Chris - Does it shed any light on something we're increasingly seeing perhaps in the light of having a very high fraction of the UK population now vaccinated is that we seem to be seeing lots more asymptomatic infections and people are a bit surprised because they think, well, I've been vaccinated. How am I catching this thing at all? Do your results give us some insights into how that's happening.

Robert - Yeah, so I think one of the key findings of the study was that we showed that less antibodies or less immune response is required to protect you from severe disease in the lower airway than what is required in the upper airway. And I think that explains why all of the vaccines are very good at preventing severe disease. But you're now starting to see a differentiation of vaccines for protection against mild infection or asymptomatic infection, in the upper airway. And I think it would just make sense that you just need more of an immune response in the upper airway to limit infections, especially with something like the Delta variant, where there's a lot more virus in the nose. And so the better vaccines that induce higher immune responses, that translates into having higher responses in the upper airway, and so that's why a vaccine could protect you from going to the hospital, but might not protect you from mild infection or transmitting it.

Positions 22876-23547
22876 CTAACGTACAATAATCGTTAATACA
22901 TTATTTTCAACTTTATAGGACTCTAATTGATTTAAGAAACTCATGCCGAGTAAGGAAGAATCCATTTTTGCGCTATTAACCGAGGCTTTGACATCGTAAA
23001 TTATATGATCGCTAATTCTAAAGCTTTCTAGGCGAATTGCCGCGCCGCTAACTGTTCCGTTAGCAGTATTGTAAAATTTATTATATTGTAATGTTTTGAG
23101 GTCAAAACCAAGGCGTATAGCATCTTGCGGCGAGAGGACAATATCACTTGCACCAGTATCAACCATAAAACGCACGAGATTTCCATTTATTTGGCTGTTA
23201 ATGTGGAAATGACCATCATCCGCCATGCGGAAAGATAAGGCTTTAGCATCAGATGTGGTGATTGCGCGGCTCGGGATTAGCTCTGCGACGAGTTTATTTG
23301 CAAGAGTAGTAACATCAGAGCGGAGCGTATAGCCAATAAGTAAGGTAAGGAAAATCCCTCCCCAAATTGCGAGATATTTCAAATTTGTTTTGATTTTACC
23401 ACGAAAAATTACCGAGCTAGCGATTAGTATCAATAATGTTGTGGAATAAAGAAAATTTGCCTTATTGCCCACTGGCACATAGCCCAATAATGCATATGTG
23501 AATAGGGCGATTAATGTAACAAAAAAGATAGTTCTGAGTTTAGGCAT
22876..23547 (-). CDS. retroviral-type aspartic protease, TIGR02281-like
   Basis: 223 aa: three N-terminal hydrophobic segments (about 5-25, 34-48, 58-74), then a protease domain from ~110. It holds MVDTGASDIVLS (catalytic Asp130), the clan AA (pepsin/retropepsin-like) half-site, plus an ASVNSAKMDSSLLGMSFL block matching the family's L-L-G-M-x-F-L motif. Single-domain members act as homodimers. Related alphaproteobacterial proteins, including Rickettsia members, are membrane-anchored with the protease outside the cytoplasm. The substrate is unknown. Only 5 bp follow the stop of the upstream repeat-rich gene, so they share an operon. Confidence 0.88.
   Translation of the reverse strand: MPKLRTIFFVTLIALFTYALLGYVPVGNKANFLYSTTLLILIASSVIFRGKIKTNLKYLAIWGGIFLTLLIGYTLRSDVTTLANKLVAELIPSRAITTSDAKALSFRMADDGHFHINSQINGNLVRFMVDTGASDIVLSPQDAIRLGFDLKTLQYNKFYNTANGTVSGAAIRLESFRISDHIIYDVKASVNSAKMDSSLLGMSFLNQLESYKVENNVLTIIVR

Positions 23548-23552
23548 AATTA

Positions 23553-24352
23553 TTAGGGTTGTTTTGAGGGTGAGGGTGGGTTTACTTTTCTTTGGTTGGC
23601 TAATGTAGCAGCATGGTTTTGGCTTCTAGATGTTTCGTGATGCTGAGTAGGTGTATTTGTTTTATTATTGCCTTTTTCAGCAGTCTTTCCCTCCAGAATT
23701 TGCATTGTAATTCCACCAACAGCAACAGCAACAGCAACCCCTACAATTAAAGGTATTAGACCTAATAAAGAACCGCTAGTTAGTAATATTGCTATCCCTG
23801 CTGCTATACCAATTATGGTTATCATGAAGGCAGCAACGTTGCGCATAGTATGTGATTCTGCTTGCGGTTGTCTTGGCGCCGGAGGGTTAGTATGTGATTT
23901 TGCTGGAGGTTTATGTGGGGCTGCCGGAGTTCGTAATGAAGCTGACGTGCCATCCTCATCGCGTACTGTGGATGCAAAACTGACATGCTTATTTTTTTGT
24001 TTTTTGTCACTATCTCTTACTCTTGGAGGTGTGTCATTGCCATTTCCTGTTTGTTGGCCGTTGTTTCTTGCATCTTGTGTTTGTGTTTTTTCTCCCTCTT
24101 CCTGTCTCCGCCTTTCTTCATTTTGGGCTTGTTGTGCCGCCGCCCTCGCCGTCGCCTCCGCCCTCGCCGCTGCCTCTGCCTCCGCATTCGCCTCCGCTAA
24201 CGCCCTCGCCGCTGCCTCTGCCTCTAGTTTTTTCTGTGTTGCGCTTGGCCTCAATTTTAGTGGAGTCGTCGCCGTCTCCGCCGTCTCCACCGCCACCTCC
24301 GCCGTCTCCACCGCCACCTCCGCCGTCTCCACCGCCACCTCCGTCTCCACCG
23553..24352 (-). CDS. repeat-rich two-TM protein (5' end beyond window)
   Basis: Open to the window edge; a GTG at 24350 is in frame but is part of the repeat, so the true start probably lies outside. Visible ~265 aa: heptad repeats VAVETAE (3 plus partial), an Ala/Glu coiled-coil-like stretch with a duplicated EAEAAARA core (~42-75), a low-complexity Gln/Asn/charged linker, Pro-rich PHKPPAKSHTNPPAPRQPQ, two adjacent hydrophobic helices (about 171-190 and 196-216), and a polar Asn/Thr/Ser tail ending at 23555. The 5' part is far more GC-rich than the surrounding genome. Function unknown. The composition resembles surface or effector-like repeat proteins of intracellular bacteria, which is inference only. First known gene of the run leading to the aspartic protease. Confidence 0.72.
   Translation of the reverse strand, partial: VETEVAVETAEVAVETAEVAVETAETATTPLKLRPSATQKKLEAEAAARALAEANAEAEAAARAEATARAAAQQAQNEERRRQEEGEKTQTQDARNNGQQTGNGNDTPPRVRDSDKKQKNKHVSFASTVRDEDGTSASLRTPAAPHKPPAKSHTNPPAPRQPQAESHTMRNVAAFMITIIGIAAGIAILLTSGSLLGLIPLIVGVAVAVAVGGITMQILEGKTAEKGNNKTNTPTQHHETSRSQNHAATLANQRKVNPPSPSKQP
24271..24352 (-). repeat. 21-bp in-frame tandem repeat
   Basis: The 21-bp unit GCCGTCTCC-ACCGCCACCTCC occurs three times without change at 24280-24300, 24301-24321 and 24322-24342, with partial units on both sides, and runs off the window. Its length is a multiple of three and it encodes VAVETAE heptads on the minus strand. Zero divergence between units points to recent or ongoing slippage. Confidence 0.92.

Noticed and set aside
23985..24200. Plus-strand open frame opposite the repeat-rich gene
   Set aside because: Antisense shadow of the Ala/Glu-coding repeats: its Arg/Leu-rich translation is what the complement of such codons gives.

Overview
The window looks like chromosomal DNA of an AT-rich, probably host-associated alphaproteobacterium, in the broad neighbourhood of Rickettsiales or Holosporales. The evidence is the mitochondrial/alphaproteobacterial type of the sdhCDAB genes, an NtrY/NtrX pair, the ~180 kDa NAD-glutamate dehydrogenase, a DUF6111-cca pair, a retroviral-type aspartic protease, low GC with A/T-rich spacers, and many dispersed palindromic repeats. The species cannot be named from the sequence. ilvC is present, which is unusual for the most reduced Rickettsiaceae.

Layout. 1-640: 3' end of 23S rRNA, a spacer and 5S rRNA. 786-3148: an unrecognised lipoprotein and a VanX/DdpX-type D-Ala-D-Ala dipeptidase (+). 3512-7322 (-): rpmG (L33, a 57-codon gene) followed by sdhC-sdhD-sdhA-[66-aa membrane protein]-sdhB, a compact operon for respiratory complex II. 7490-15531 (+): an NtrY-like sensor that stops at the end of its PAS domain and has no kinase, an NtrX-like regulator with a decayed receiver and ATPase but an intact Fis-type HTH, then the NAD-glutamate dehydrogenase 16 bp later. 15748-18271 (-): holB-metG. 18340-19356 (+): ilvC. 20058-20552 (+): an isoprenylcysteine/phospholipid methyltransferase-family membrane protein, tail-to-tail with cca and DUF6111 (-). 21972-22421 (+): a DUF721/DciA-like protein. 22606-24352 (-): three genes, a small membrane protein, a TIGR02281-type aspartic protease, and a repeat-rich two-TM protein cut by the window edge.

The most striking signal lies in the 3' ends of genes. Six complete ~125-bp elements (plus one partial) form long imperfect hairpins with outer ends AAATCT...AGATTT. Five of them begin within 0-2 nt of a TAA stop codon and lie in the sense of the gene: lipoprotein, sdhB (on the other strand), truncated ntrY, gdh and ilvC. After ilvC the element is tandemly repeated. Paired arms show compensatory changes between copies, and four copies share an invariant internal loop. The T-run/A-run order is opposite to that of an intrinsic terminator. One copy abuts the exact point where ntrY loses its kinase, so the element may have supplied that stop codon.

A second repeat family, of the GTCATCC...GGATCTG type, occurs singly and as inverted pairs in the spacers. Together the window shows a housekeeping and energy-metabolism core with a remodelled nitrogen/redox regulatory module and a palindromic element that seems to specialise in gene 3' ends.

Chris - Is one interpretation of your findings then that actually, if we drove everyone's immune response as hard as possible, we could get everyone to a point where they'd have enough antibody where they just couldn't be infected, and at the moment, we're just not doing that enough?

Robert - That's a very good point. And that is potentially the rationale for giving people another vaccination or a boost, is if you could boost antibodies higher, it might sustain your continued very high level protection against severe disease. Remember all vaccines are basically 90 to 100% protective. And so if you boost, you sustain that, but if you had more antibodies perhaps in your upper airway, might that serve to limit transmission? And when you look at the Delta variant, which is existing at probably a hundred- to a thousand-fold more virus in the nose, might that be the only way that you can accomplish that is with another boost to get higher levels of antibodies? The alternative in the future might be for things like COVID and upper respiratory infections is to have vaccines that might be given to induce immune responses directly in your upper airways, and might that be better? And I think that that will be an interesting area of research going forward.